Saturday afternoon Joadja and I went down to the Art Gallery to take
in Michaelangelo to Matisse: Drawing the Figure. I have always
been fond of drawing. It has a purity and rigour that other media lack.
was a good crowd at the Gallery. Bob Debus was there, hiding from the
park rangers, and also the maritally-challenged Peter Collins.
Capon has done well with this show. They say it is the finest exhibition
of drawings by the great masters of Western art ever held in Australia.
Michaelangelo and Raphael are on show and so are Tintoretto, Rubens,
Rembrandt, Guercino, Fragonard, Goya, Delacroix, Cézanne, Degas,
Renoir, Pissarro, Picasso and Klee. There are bold nudes in a few lines
by Kirchner and little gems of draughtmanship by Leonardo da Vinci.
A tiny piece by Albrecht Dürer sent a frisson of wonder down my
tail. It was a miraculously lifelike portrait of a fashionably dressed
negress. She must have been an exotic figure in 15th Century Germany.
What was her story? how on earth had she got there?
was a drawing of a hefty bearded man by Camille Pissarro titled Study
of a male nude posed against a wall, seen in profile, facing Right,
which bore a striking resemblance to Paddy McGuinness and Joadja reckoned
that a 1900 study of a haughty young toff by George Lambert reminded
her in some curious way of Mike Carlton after a long lunch.
the Renaissance, the nude came back into fashion, carrying the banner
for a new secular art. It crossed my mind as I gazed at endless triumphal
sketches of the male nude that the oiled bodies of the Gay Mardi Gras
might represent the final baroque flowering of this drift in history.
Perhaps, one day soon, there will be a new bio-diverse Renaissance,
one in which species other than Homo sapiens take centre stage.
It is the kind of genial thought a possum can have in a fine and civilised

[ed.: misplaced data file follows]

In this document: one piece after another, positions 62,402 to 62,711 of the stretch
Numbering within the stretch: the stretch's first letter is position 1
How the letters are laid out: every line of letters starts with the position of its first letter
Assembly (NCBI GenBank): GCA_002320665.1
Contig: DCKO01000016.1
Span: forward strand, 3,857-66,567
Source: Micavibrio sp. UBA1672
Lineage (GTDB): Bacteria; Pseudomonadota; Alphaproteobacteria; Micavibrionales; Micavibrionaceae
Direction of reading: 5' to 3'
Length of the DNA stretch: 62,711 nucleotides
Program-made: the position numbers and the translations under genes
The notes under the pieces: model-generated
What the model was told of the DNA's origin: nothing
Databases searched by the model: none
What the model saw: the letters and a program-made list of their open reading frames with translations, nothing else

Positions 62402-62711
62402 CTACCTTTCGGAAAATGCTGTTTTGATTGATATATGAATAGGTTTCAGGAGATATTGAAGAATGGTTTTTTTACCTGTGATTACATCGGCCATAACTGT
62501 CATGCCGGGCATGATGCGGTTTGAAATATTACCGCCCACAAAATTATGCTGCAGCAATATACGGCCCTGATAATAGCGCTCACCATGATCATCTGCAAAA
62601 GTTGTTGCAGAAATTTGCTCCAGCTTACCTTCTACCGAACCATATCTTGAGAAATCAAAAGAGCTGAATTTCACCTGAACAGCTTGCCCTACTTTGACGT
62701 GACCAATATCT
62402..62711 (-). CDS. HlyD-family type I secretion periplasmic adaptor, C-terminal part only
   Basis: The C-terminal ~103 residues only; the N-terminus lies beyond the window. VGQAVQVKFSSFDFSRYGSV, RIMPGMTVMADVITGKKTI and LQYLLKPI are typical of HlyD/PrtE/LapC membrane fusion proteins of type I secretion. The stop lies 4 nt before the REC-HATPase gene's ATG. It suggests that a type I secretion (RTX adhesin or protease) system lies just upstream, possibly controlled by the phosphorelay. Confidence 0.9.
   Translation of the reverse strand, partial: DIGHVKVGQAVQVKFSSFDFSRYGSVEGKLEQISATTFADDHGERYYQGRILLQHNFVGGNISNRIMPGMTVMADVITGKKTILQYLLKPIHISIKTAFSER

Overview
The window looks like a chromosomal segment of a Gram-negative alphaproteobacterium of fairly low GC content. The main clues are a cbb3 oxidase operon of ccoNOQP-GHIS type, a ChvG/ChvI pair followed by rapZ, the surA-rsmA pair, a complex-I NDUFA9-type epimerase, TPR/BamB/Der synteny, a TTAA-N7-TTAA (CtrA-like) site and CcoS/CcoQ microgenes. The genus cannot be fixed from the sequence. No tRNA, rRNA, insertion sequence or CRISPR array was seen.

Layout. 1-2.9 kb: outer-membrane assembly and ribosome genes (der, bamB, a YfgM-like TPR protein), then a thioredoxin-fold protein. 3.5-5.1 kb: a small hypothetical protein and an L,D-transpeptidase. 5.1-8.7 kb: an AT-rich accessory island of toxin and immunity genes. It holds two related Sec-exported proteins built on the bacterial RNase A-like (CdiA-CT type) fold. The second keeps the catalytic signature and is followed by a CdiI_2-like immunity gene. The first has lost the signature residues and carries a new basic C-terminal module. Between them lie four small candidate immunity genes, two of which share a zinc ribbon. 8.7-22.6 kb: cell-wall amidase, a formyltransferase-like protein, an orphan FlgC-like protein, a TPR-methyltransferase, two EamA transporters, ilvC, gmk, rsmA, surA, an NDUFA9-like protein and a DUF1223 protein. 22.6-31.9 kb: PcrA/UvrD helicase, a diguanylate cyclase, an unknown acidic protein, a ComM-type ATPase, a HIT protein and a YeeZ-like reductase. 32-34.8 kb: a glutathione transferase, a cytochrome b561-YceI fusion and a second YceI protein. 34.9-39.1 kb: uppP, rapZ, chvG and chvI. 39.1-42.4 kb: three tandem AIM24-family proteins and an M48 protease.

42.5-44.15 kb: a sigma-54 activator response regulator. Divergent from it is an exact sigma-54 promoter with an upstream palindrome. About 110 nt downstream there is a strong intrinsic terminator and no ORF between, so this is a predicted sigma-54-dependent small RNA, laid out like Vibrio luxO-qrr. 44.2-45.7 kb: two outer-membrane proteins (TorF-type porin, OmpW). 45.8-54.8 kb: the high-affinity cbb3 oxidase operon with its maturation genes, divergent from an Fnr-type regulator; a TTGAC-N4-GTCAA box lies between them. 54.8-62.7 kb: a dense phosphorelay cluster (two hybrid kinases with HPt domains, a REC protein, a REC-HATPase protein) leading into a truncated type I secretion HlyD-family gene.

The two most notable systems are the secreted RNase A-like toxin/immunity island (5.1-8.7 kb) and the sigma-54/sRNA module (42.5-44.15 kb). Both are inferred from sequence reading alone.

place on a Saturday afternoon in summer.
we left the gallery we walked through the splendour of the Botanic Gardens
and down to Circular Quay where the sad figures of the homeless
huddled in corners against the walls to catch the train home.
It was there we found ourselves confronted not with "the figure"
but its post-modern equivalent, "the body". CityRail had sold
the advertising rights to the whole station to Asics, the Japanese sports
gear corporation, and they had turned it into a gallery dedicated to
their brand name and the fitness obsession.
were a huge model running shoes over the station entrances and big colourful
banners with images of athletes stretched over the curved ceiling panels.
Hidden projectors threw the Asics logo on the walls. Even the escalators
had been decorated. It must have cost a fortune.
it's harmless, I suppose, and CityRail can do with the money. Asics
will probably get their money back, especially with the Olympic crowds
expected next year, and a lot of kids will badger their parents to buy
them Asics rather than Nikes, but I reflected that high-tech running
shoes and the other paraphenalia of the fitness obsession are pumped
out of grim sweatshops in Indonesia, Vietnam, Pakistan and China by
people who don't have much choice.
on the platform, a bag lady sat among her possessions on one of the
seats near the escalator. Her pants were pulled down and she was urinating
through the slats of the seat. Our eyes met in a moment of mutual shame
and embarrassment, but we both looked away. The fleeting moment of high
civilization had passed, and we were back to Asics.